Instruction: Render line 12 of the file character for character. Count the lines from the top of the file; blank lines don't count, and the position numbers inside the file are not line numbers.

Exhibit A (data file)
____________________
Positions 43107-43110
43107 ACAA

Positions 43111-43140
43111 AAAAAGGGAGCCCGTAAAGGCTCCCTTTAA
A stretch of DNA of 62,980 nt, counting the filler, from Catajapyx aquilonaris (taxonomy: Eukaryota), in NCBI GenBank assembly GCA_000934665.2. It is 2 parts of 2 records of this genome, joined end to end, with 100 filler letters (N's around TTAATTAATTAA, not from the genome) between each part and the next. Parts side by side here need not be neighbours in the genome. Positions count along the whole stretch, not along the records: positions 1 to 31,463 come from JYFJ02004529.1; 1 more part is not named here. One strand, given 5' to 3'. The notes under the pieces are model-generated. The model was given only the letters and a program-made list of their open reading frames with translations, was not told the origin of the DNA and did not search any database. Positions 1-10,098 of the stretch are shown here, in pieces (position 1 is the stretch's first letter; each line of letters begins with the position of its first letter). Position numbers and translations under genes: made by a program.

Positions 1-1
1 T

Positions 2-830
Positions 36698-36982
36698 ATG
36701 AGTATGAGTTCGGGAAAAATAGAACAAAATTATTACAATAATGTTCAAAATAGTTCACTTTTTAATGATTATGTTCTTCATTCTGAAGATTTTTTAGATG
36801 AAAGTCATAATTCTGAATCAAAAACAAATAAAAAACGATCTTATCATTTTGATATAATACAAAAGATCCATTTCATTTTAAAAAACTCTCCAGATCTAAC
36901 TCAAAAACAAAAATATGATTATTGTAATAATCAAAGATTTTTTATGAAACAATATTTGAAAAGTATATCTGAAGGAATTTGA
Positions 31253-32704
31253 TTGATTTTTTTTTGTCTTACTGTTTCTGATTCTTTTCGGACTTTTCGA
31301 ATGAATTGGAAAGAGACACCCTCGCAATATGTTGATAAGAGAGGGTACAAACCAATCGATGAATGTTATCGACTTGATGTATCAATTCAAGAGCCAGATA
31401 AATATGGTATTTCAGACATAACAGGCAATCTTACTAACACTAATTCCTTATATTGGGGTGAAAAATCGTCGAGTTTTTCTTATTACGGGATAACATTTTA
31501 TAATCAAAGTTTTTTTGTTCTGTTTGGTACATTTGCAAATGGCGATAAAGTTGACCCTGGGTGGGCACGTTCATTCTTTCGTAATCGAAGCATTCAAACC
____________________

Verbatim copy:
36801 AAAGTCATAATTCTGAATCAAAAACAAATAAAAAACGATCTTATCATTTTGATATAATACAAAAGATCCATTTCATTTTAAAAAACTCTCCAGATCTAAC